NDP leader jumps on the outdated liquor act band wagon

Adrian Dix says he wants to be the politician to finally get some traction on interprovincial liquor restrictions.

  • Jul. 28, 2011 5:00 p.m.

Adrian Dix says he wants to be the politician to finally get some traction on interprovincial liquor restrictions.

The new NDP leader visited the Okanagan on Wednesday to pump up the anti-HST campaign in the last week of the referendum, but also took time to lend his voice to the fight to change the Importation of Intoxicating Liquors Act. “I don’t think it’s made a lot of sense for someone to come down from Calgary and do a wine tour and not be able to take any wine home with them,” said Dix, who knows he’s not the first to trumpet the cause.

Earlier this year, federal Conservative MP Ron Cannan presented a private member’s motion to update the legislation which prohibits alcohol from crossing provincial boarders unless it’s received by a provincial liquor board.

Enacted in 1928, the Intoxicating Liquors Act is seen as out-dated by virtually every party and every level of politician in B.C., although it has been defended in Ontario.

With B.C.’s political voice largely united on this issue, Dix says he’s tired of the lack of attention the issue has seen.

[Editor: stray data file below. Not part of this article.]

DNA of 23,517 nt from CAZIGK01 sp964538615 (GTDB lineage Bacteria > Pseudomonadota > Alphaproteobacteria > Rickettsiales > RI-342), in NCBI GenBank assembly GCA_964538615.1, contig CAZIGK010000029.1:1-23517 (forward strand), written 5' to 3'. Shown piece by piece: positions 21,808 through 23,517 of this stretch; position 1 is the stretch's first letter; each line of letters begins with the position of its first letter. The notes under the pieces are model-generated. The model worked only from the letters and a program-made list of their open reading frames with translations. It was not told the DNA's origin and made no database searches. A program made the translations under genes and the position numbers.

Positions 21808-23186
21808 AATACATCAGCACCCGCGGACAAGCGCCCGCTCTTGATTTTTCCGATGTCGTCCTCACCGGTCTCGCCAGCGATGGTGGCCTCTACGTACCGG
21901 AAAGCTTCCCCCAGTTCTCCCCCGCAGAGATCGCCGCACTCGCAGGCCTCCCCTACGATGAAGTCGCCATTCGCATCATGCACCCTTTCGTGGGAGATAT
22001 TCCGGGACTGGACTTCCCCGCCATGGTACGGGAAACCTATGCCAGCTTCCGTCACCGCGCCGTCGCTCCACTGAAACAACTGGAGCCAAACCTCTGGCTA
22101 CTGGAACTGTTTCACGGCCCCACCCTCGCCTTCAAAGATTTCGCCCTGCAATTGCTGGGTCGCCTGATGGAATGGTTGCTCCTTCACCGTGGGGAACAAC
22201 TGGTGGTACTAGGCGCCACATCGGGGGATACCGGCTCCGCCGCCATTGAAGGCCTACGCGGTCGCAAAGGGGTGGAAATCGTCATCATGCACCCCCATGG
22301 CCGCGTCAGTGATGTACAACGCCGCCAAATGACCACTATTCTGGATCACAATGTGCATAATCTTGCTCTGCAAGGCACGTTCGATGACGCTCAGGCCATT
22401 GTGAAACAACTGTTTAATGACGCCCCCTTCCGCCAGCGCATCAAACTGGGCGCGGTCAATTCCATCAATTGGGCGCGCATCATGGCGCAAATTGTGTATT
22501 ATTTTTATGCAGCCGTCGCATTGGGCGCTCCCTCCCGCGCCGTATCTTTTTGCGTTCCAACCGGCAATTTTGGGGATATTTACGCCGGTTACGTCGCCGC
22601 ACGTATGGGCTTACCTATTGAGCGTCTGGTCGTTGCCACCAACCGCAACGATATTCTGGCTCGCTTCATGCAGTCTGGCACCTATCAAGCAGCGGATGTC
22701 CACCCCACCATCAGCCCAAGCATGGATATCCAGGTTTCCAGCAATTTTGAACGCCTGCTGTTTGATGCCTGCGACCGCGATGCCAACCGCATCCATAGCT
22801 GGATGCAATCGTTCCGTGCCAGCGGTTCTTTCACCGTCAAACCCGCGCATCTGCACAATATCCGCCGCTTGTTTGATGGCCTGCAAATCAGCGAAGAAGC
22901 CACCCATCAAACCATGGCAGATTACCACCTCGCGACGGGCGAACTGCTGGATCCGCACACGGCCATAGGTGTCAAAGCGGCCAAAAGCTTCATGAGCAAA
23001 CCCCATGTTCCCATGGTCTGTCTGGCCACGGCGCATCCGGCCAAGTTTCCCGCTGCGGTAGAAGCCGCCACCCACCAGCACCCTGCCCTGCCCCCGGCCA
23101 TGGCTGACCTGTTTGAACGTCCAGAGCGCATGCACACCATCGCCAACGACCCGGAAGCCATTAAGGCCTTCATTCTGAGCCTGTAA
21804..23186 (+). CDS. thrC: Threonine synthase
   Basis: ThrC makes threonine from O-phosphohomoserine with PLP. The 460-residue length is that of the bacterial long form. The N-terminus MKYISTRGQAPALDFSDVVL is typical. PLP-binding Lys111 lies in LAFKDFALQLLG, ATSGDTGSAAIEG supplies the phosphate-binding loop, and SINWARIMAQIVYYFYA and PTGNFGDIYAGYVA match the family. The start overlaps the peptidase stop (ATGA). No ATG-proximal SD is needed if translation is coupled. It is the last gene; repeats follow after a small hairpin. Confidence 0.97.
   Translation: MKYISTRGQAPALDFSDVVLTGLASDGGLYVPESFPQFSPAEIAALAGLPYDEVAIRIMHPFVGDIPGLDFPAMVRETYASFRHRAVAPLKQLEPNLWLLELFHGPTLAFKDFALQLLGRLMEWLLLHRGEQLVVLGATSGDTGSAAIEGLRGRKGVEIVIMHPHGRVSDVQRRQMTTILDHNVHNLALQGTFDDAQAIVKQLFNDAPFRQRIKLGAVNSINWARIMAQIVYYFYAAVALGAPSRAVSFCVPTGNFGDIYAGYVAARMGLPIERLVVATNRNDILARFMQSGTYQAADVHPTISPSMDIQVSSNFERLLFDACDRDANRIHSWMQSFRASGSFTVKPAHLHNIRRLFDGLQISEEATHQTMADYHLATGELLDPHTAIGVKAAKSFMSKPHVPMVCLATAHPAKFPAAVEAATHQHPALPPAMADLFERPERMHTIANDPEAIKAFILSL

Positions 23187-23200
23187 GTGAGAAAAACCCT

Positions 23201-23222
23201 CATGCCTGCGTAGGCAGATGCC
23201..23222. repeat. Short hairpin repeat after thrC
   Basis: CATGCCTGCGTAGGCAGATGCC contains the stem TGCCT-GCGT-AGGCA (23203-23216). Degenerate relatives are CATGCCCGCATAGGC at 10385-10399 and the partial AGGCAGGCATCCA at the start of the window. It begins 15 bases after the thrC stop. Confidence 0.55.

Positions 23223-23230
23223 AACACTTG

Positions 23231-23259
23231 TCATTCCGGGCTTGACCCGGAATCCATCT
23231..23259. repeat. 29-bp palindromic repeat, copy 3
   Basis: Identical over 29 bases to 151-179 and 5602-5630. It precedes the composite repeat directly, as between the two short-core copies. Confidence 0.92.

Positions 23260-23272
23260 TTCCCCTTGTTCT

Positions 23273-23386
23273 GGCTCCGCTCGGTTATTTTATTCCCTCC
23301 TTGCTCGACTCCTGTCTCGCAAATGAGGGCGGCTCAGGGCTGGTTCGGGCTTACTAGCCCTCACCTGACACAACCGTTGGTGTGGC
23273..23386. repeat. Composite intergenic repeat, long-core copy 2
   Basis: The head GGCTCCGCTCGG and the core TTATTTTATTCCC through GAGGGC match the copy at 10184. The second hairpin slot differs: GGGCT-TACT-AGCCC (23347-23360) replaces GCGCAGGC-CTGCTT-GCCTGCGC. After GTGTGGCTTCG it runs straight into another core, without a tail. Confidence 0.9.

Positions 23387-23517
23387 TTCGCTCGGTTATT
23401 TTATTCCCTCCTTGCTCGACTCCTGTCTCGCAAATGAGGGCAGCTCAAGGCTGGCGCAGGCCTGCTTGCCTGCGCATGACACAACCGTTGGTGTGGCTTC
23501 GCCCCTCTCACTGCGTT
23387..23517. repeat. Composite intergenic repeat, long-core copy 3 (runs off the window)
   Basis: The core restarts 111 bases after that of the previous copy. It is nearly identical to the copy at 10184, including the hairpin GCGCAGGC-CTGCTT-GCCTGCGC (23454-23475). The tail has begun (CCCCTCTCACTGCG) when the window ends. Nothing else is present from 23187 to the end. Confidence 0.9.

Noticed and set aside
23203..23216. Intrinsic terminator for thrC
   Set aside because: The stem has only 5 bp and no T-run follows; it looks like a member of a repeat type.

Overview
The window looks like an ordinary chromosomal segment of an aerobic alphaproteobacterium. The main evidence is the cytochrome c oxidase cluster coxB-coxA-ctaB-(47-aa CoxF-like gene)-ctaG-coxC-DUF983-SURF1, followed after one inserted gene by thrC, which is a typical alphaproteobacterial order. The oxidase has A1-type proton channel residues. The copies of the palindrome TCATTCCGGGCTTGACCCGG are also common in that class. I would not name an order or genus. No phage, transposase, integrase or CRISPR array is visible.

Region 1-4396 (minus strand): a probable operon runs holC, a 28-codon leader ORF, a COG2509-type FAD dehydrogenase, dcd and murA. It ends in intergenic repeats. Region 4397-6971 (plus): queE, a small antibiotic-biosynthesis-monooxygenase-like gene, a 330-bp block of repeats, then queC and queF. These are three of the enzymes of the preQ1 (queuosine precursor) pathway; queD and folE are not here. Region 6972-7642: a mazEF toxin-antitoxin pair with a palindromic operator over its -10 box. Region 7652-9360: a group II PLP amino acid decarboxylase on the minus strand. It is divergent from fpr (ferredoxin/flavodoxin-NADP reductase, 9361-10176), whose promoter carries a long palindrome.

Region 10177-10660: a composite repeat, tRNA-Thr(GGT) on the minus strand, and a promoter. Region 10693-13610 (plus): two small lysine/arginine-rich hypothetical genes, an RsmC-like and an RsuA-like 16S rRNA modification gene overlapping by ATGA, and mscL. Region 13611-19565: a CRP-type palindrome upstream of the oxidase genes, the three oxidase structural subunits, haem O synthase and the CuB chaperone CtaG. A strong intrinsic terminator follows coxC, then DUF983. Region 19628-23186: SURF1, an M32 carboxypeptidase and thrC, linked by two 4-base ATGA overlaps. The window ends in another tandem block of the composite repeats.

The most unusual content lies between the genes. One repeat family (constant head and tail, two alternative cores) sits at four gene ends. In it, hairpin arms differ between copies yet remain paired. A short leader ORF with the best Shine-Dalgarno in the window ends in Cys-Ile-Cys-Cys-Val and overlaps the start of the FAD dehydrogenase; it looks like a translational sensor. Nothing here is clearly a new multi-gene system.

“We don’t want to be sitting here in 2012 with everyone who appears to be in favour of a change, but nothing is happening.”

Lifting the restriction would not only mean wine tourists could take alcohol home legally, but also order the product online.

The issue is just one of a few hot-button issues the NDP are targeting in hopes of generating new votes in the Interior, where provincial Liberals and federal Conservatives have traditionally held a near stranglehold on election season.

“The absence of competition in politics has hurt people over time,” said Dix. “I think people have been taken for granted.”

In addition to the wine issue, he pointed to drastic problems in the tree fruit industry as evidence the Liberals have not given due attention to Okanagan issues.

In the final days of the NDP leadership race, Dix presented a $6-million plan for the tree fruit industry, which would see government leverage the purchasing power of health authorities to boost local growers and farmers.

 

jsmith@kelownacapnews.com

 

 

Kelowna Capital News